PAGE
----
Nature is quite staggering and some of its creatures can dumbfound you. I recently returned home from South Africa where I spent eight very interesting and thought-provoking days with my family on a safari at Manyeleti Game Reserve. This was truly a unique experience for me and I’d like to share three of my favorite moments from that trip with you.
One day we were at the right place at the right time. We got to watch a cheetah very close by for some ten minutes marking his territory with excrement and other bodily odors. On another day on our way to a nearby village we stopped on a gas station. There I gazed on a tree that was full of lesser masked weavers in action knitting nests out of dry straws. The nest needs to be just the right shape and size to attract females. If it’s not, the male will not fulfill the main purpose in his life, reproduction. Then he will dismantle the nest and try again. But my absolute favorite was the dung beetle. This little fellow is probably the most unyielding creature I know. The male compiles a big ball out of dung. Again the shape and size is the key in attracting females. When the choice is made, the female hops on the ball and the male rolls it to a soft spot. After that they bury the ball together, mate underground and lay eggs in it making it a brooding ball.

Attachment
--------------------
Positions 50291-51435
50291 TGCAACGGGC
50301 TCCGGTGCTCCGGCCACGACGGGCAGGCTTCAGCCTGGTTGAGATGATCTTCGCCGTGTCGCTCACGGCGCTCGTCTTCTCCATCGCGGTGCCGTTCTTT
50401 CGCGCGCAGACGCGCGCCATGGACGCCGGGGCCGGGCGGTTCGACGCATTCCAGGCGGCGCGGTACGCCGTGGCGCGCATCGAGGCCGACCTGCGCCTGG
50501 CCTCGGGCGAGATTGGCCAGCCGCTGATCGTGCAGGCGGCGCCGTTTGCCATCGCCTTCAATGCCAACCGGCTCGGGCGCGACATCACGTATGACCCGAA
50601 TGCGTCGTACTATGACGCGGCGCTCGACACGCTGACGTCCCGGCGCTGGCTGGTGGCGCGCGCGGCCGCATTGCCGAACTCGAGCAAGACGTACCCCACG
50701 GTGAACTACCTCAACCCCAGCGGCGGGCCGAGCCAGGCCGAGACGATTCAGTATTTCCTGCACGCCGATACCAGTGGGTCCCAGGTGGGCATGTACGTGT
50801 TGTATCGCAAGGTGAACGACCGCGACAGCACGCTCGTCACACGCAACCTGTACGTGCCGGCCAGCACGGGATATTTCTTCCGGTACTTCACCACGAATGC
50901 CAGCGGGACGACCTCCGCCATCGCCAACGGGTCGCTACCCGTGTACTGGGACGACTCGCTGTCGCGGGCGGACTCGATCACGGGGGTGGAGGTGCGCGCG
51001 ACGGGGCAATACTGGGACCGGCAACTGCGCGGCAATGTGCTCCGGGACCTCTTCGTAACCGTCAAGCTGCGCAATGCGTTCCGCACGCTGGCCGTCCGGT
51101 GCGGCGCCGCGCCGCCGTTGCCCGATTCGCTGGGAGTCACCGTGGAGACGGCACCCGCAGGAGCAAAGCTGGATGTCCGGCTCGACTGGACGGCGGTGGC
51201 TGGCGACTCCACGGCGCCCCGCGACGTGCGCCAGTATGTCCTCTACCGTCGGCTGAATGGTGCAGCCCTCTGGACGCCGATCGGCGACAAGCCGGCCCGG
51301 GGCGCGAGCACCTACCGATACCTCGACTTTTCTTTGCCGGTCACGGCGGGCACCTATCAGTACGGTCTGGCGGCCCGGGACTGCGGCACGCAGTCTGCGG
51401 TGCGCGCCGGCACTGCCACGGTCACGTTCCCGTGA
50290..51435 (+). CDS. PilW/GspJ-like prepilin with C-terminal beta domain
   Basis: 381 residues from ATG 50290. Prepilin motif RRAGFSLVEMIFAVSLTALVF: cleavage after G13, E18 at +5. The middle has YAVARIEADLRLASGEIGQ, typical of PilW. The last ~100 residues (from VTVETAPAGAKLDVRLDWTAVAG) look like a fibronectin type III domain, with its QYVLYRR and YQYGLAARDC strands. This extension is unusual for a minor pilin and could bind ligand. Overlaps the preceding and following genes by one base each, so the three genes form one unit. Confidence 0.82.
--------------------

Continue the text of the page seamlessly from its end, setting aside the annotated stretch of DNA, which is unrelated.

In today’s academic discussion there is a lot of talk about the importance of authenticity of the learning experiences that we provide our students at schools. It’s been widely argued that this is something we really need to work on. The rhetoric we use supports this claim; we often make comparisons between “school and the real world” as if these two exist somehow in separation.
By Petteri Elo, Principal Consultant